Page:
SEC v. ETS Payphones, Inc., 123 F. Supp. 2d 1349 (N.D. Ga. 2000)

US District Court for the Northern District of Georgia - 123 F. Supp. 2d 1349 (N.D. Ga. 2000)
November 20, 2000

123 F. Supp. 2d 1349 (2000)

SECURITIES AND EXCHANGE COMMISSION, Plaintiff,
v.
ETS PAYPHONES INC., and Charles E. Edwards, Defendant.

No. Civ.A.1:00-CV2532JTC.

United States District Court, N.D. Georgia, Atlanta Division.

November 20, 2000.

*1350 *1351 Edward Gary Sullivan, William P. Hicks, Securities & Exchange Commission, Atlanta, GA, for plaintiff.

William Scott Sorrells, Powell, Goldstein, Frazer & Murphy, Atlanta, GA, for defendant ETS Payphones, Inc.

Michael K. Wolensky, Angela G. Miele, Ethan H. Cohen, Kutak Rock LLP, Atlanta, GA, for defendant Charles E. Edwards.

 
ORDER

CAMP, District Judge.

This case is before the Court on Plaintiff Securities and Exchange Commission's Motion for Preliminary Injunction [# 3-1].

 
I. PROCEDURAL BACKGROUND

The Security and Exchange Commission ("Commission") brings this suit against ETS Payphones, Inc. and Charles E. Edwards for fraudulent and unregistered offering of securities in violation of the registration and anti-fraud provisions of the federal securities laws and seeks injunctive and other relief. Defendant ETS, who has filed for bankruptcy protection, consented to the injunction without admitting Plaintiff's allegations. Defendant Edwards, however, contends that (1) the sale/lease-back of pay telephones does not constitute a security; (2) the Commission is not entitled to an injunction because Defendant Edwards is not likely to continue selling these securities; and (3) the asset freeze sought by the Commission upon Defendant Edwards is unwarranted.

The Court finds that the Commission has produced sufficient evidence to support an injunction and makes the following findings of fact and conclusions of law:

 
II. FINDINGS OF FACT

ETS Payphones, Inc. ("ETS") is a Georgia Corporation founded by Charles E. Edwards ("Edwards") in October 1994. For the past five years, ETS has offered and sold coin-operated telephones in units including a telephone, site lease, lease/back agreement, and buy/back agreement. An investor will pay $6,750.00 to ETS for a pay telephone, and ETS leases the telephone back from the investor for a fixed fee. The investor can, at his option, require ETS to repurchase the equipment at the end of the lease period or upon 180 days notice. Under the lease agreement, investors retain little, if any, control. Instead, Defendant manages, maintains, and operates the pay phones.

ETS offered and sold these investments to the general public through distributors and sales forces made up largely of licensed insurance agents. In their marketing efforts, ETS and its distributors used the mail and means such as internet websites to market the investments. However, ETS has not registered the sales as securities pursuant to the Securities Acts.

ETS advertised in sales literature that portrayed the company and its officials as experienced and successful in the telephone industry. Marketing brochures discussed *1352 the "profitability" of payphones and encouraged investors to "watch the profits add up." (Pl.'s Ex. 17). ETS websites noted the "profitable" opportunities for investors, and distributors offered individuals a fixed annual return of 14.1% on investments. (Pl.'s Ex. 22, 24).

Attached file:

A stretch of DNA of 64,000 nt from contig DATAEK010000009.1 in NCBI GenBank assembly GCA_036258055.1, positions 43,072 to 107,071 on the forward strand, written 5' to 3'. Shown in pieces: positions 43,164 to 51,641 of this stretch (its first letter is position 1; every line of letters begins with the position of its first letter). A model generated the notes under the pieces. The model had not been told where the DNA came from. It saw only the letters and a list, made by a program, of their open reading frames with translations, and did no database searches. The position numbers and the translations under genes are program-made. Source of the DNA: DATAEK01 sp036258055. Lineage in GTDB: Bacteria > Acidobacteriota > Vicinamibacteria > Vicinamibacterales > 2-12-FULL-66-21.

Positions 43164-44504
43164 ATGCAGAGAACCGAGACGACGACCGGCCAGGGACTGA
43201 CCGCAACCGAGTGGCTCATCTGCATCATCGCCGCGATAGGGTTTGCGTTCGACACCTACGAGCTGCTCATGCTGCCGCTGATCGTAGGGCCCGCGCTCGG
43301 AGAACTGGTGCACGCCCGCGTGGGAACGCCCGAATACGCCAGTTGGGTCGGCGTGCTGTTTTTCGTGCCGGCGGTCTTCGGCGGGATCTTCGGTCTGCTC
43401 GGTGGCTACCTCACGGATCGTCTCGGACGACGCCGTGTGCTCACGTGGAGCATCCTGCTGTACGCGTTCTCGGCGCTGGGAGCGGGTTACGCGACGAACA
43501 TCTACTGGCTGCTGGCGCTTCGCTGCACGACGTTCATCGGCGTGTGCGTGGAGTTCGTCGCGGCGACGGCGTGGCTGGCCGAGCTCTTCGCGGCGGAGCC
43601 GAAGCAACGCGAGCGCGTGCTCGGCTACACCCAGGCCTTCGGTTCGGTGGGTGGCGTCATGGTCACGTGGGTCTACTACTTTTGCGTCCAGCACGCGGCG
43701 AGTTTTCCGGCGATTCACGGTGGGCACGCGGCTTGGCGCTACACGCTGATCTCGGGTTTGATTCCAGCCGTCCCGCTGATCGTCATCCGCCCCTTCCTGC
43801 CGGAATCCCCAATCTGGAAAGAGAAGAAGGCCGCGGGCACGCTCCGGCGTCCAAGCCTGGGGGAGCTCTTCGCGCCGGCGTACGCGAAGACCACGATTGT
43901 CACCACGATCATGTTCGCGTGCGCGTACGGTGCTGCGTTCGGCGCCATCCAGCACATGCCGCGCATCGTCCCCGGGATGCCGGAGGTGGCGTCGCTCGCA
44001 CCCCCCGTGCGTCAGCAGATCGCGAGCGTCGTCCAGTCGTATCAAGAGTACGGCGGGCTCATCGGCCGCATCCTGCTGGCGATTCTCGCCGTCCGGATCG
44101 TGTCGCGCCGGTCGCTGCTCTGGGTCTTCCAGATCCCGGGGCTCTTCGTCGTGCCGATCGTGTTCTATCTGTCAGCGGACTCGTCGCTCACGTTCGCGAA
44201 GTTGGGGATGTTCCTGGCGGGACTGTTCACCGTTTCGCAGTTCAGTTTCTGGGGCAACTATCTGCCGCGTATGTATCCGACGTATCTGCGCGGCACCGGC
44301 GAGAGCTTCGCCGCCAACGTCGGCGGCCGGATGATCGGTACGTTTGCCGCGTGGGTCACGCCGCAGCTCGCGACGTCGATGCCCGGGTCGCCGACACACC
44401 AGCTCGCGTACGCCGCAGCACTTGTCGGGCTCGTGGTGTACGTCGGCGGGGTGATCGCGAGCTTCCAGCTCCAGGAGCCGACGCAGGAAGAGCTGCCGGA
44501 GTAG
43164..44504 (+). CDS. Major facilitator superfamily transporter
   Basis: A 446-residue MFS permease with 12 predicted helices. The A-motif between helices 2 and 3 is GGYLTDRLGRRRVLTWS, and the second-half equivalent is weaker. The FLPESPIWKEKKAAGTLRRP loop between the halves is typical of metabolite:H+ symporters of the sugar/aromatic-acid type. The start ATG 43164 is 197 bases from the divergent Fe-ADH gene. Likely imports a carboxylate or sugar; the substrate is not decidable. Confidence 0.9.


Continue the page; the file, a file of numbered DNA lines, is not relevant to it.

Unfortunately for investors, these brochures, advertisements and websites failed to disclose the financial condition of the company. In reality, ETS always lost money on its payphone operations. In the first six months of this year, ETS lost more than $33 million. (Pl.'s Ex. 1). Similarly, from November 1998 to March 1999, ETS had an operating loss of $32 million. (Pl.'s Ex. 4). Because revenue from payphone operations never covered operating expenses, ETS had to attract an ever expanding number of investors to meet its obligations to existing investors. However, none of this information was disclosed. Instead, ETS continued to advertise the "profitability" of pay telephones, emphasizing the opportunities for investors to "watch the profits add up." (Pl.'s Ex. 17).

Despite these losses, Edwards continued to personally profit from the operation, receiving $2.24 million in compensation from ETS and Twinleaf, Inc. between 1998 and 2000. (October 12, 2000, Hearing Tr., pp. 68-69). He currently owns real estate worth more than $7 million. Similarly, a number of wholly owned subsidiaries also profited from ETS. From November 1998 to March 1999, ETS paid $3 million in management fees to an affiliated company owned by Edwards. (Pl.'s Ex. 4, Note H). Moreover, ETS financial statements indicate that the company transferred more than $11.6 million in interest free loans to companies controlled by Edwards. (Pl.'s Ex. 2, 4).

As owner/operator of ETS, Edwards directed company affairs, contracted with distributors to market telephone units, reviewed sales literature, and understood the true financial condition of the company. On September 11, 2000, ETS Payphones, Inc. filed for bankruptcy.

 
III. CONCLUSIONS OF LAW

To obtain an injunction under Section 20(b) of the Securities Act of 1933 and Section 21(d) of the Securities and Exchange Act of 1934, the Commission must establish the following: (1) a prima facie case of previous violations of federal securities laws, and (2) a reasonable likelihood that the wrong will be repeated. See SEC v. Unique Financial Concepts, Inc., 196 F.3d 1195, 1199 n. 2 (1999).

 
A. Prima Facie Case

Section 2(a) (1) of the Securities Act and Section 3(a) (10) of the Exchange Act define a "security" to include an "investment contract." See 15 U.S.C. § 77b(a) (1) and 78c(a) (10) (1997). An investment contract is "a contract, transaction or scheme whereby a person invests his money in a common enterprise and is led to expect profits solely from the efforts of the promoter or a third party." SEC v. W.J. Howey Co., 328 U.S. 293, 298-99, 66 S. Ct. 1100, 1103, 90 L. Ed. 1244 (1946). The Eleventh Circuit has divided the Howey test into three elements: "(1) an investment of money; (2) a common enterprise; and (3) the expectation of profits to be derived solely from the efforts of others." Villeneuve v. Advanced Business Concepts Corp., 698 F.2d 1121, 1124 (11th Cir. 1983), aff'd en banc, 730 F.2d 1403 (11th Cir. 1984). For purposes of this case, only the second and third elements merit discussion.